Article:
As an author, part of my job is to decide where my books fit. In an actual bookstore, this would mean the singular big decision about whether I want my books shelved in Christian Fiction or Romance. Online, this becomes much trickier. Books can be placed in dozens of categories and subcategories in the online bookstore. I can also choose to promote them in (perhaps entirely different) categories in online newsletters like Bookbub or FreeBooksy.
This has put authors in an interesting position. I, like the other InspyRomance authors, write books with an obvious spiritual arc. That is a hard and fast requirement here at InspyRomance. In fact, Liwen Ho wrote a post last month about the Responsibility of Writing CCR.
Clean Romance, on the other hand is generally accepted to be a romance with no premarital sex, swearing, or violence, and generally “wholesome” content. Some IR authors also write books that fit these guidelines and don’t have the faith element of their other books. I think that is great too! Not every story has to include Jesus.
The question becomes… Is it okay to market (categorize) books with Christian messaging in non-Christian romance categories? What about vice-versa–Is it okay to list sweet/clean romances within Christian categories?
To be honest, it’s a tough choice. Some readers who don’t expect faith in their books will be turned off by the Jesus in our books and leave bad reviews. Some readers who expect more faith will be disappointed to find out a romance was only “clean”, not “Christian.”
Which leaves us in a tight spot.
So, I’m curious. When you see a book in a Christian Fiction or Christian Romance category — what do you expect? Does it bother you if it has no “faith content”? Narelle wrote a post about how the expectations in Christian Romance can often require established trust between readers and publishers/authors/bloggers.
Now… since I’ve traveled a bit down the rabbit hole, let’s go just a bit further. Because here is where it gets interesting.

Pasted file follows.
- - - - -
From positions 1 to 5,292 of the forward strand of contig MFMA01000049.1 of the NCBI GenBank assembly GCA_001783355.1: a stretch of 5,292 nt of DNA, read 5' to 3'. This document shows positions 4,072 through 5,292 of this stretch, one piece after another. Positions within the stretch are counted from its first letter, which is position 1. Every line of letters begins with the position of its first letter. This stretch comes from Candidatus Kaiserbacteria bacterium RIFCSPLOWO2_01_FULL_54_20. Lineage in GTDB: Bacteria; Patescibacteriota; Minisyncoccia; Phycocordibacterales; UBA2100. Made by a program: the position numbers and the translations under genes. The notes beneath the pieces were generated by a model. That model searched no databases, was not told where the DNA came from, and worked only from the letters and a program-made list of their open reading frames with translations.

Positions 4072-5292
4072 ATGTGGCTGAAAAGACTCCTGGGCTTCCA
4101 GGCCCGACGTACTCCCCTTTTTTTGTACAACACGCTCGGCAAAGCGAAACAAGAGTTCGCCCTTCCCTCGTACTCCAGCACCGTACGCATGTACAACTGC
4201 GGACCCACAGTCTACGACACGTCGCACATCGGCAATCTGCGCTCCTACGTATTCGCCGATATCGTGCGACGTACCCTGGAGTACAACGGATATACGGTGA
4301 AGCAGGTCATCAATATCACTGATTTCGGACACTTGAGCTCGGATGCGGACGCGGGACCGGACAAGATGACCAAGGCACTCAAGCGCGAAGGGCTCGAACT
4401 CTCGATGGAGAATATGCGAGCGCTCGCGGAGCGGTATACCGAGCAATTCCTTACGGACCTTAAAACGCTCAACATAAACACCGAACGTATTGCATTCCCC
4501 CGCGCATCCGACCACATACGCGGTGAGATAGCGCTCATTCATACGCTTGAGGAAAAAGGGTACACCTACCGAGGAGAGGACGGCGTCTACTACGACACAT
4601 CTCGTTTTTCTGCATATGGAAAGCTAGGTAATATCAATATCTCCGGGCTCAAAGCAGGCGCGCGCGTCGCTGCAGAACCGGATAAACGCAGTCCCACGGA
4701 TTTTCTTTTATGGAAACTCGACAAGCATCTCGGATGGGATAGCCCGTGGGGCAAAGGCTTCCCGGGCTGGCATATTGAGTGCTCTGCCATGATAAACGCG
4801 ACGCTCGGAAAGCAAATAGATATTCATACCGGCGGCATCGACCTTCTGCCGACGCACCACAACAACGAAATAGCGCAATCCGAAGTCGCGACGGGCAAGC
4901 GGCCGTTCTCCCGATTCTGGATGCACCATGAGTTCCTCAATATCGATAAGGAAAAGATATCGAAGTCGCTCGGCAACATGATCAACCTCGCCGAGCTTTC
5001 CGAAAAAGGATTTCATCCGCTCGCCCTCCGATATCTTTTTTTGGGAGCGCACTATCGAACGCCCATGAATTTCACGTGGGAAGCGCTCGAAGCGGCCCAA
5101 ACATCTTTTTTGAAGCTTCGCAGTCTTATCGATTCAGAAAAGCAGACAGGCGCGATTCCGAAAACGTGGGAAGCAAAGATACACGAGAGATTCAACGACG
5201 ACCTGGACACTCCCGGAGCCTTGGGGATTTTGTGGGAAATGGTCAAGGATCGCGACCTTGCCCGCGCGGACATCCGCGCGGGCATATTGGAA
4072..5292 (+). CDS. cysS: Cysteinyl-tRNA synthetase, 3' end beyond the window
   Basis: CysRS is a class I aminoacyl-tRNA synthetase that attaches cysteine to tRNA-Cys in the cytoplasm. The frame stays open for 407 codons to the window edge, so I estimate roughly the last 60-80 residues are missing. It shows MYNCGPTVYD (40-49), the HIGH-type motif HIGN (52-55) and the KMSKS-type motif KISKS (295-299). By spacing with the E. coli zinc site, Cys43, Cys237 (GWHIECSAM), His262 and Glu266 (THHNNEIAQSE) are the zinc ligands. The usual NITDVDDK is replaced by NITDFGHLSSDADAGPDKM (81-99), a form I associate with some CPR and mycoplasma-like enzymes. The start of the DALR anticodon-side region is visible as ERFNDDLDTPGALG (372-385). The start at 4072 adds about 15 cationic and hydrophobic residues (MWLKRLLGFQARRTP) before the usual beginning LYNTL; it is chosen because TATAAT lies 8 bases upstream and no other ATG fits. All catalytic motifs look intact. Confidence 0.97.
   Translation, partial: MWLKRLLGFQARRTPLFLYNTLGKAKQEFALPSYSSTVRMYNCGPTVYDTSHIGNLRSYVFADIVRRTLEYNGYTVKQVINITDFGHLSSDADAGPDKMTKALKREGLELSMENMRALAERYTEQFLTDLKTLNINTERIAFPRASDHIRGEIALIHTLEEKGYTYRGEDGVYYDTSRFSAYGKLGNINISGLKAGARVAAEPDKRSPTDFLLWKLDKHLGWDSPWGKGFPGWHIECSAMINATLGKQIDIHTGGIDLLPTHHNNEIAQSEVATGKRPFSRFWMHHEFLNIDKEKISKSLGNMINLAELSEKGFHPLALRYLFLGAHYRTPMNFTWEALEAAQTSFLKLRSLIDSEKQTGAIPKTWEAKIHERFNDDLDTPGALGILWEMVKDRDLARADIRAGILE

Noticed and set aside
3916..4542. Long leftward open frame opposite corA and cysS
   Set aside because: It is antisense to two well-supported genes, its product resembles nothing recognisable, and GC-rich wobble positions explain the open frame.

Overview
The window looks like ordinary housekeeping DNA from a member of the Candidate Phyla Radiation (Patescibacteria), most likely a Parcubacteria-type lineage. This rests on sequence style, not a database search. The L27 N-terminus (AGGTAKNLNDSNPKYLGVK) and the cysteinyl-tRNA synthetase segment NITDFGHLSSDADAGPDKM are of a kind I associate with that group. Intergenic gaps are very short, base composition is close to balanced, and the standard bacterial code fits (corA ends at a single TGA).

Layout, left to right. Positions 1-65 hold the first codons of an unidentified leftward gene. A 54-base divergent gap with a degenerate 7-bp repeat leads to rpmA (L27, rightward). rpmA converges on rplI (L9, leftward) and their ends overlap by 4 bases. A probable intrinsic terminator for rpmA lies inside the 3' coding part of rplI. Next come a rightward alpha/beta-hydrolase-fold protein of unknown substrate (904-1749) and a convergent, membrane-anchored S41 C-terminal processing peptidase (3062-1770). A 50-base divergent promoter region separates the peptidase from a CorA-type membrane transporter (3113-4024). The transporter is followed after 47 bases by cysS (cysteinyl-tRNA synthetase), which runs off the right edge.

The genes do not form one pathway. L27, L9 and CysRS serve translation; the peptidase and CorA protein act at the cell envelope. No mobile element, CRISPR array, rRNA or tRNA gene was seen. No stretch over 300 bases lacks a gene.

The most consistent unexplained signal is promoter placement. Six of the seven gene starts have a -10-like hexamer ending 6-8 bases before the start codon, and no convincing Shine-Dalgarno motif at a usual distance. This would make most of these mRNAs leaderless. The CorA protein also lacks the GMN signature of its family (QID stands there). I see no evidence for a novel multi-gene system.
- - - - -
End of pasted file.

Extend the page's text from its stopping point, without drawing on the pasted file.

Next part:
There are LOTS of clean (not-Christian) romances out there in the reading world. And I love a good, clean romance novel as much as anyone. I think it is awesome that readers can now easily find the content they are looking for. HOWEVER, I also know that many of those authors don’t hold to a Christian worldview, even if those particular books don’t cross any lines. In fact, many authors who write Clean Romance also write “steamier” romance. Some… even write very explicit stories (far, far beyond what traditional Christianity would deem acceptable in relationships). In general, it would be very hard to readers to discover the overlap between the pennames of these authors.
I have to admit, when I see an author of clean romance promoting their books in Christian Fiction when I know they also write things that would horrify Christian readers… I get fairly steamed. To me, it feels incredibly disingenuous, as though they feel like Christian readers are easily duped and an easy way to get paid. This is probably compounded by the comments I see from authors about how “I just say my characters go to church on Sundays, and then I call it Christian Romance.” (And yes, I hate to admit that is a real quote!) For those of us who work hard to write characters who struggle and grow in their faith, it’s disheartening to see the genre become “watered down” almost?
I’ve debated whether to write this post. On one hand, it’s been eating at me for awhile. On the other hand, I wonder if I should let sleeping dogs lie.
But here I am, with a pretty serious question for you, dear readers. I’ll give one commenter a copy of an ebook by ANY InspyRomance author of your choice.
First, to repeat questions I asked in the text above: Is it okay to market (categorize) books with Christian messaging in non-Christian romance categories? What about vice-versa? Is it okay to list sweet/clean romances within Christian categories?
When you see a book in a Christian Fiction or Christian Romance category — what do you expect? Does it bother you if it has no “faith content”?
And the big one: If an author you discovered through a Christian Fiction category or promotion site was also writing erotic romance under a penname… Would it bother you? Would it matter even if the book had no “faith element”? What would you do if you found out?